2. Good doers or horses that are resting or in light work may benefit from a reduced DE content forage source or a low-calorie forage replacer. Straw can be used to dilute the hay or haylage ration but should not exceed more than 25% of the forage ration. 
  3. Restrict cereal and starch intake and ideally feed less than 2g/Kg BW starch per day and less than 1g/Kg BW per meal. 
  4. Consider adding some alfalfa chaff to horses’ feed to increase the buffering potential of the ration. 100-200 grams/ 100Kg BW is suitable. 
  5. If the DE requirement is high to maintain work rate or body condition, introduce some vegetable oil e.g. maize oil to the ration at a rate of up to 100ml / 100Kg BW or use a high fat, rice bran supplement.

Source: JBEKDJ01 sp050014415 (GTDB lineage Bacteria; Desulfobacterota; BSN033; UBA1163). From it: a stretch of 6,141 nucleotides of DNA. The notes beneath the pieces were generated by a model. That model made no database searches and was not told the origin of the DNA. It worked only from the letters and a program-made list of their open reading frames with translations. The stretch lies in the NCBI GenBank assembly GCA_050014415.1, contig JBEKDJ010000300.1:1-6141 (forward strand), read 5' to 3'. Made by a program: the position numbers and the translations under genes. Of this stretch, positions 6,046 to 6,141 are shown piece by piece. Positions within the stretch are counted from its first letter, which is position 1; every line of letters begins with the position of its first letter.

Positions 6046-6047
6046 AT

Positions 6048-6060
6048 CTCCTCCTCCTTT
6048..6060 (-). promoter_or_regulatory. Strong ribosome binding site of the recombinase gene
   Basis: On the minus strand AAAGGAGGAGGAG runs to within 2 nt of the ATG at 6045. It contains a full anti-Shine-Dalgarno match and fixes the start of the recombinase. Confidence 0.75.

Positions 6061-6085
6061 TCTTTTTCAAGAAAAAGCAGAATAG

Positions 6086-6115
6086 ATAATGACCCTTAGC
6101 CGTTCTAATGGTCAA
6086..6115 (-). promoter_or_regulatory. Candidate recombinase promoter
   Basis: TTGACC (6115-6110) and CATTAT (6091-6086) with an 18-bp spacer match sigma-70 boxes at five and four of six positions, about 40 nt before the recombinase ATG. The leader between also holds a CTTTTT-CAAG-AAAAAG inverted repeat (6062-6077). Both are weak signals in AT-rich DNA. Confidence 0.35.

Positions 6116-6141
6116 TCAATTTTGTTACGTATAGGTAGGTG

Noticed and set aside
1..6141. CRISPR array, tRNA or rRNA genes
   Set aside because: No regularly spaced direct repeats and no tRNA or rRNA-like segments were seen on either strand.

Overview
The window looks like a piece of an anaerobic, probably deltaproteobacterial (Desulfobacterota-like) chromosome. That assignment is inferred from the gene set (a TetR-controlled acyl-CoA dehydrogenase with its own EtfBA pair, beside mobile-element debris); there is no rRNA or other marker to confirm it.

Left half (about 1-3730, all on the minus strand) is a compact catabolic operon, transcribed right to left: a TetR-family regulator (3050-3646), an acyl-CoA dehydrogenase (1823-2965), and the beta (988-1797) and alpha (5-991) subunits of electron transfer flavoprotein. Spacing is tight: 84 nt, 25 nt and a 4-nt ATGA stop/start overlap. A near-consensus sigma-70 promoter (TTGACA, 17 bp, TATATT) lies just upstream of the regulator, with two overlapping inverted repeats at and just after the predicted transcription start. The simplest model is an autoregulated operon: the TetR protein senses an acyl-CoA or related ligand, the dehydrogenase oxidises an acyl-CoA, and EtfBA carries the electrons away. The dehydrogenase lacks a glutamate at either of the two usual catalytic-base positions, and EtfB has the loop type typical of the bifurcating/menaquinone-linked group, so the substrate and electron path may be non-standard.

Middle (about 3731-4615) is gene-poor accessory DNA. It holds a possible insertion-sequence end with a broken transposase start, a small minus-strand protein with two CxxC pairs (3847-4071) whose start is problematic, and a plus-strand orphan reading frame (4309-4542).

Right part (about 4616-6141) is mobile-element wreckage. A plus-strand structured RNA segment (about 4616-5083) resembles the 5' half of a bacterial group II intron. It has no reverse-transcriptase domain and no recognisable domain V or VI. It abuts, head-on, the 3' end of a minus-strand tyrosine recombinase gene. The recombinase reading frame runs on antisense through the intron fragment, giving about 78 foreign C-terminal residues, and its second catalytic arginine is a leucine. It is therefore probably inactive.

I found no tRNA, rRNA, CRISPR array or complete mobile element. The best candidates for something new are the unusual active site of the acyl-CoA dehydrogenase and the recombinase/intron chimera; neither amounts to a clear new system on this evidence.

6. When adding additional liquid oil to the ration, make sure that you check the antioxidant status of the ration e.g. Vitamin E. 
  7. Provide as much pasture turnout as is practically possible 
  8. Provide constant access to water.
  9. Look at ways of helping to reduce stress levels.
  10. Consider using antacid supplements to help protect the digestive system from gastric lesions.

ETN’s series of CPD features helps RAMAs (Registered Animal Medicines Advisors/SQPs) earn the CPD (continuing professional development) points they need. The features are accredited by AMTRA, and highlight some of the most important subject areas for RAMAs/ SQPs specialising in equine and companion animal medicine.

AMTRA is required by the Veterinary Medicines Regulations to ensure its RAMAs/SQPs undertake CPD. All RAMAs/SQPs must earn a certain number of CPD points in a given period of time in order to retain their qualification. RAMAs/SQPs who read this feature and submit correct answers to the questions below will receive two CPD points. For more about AMTRA and becoming a RAMA/SQP, visit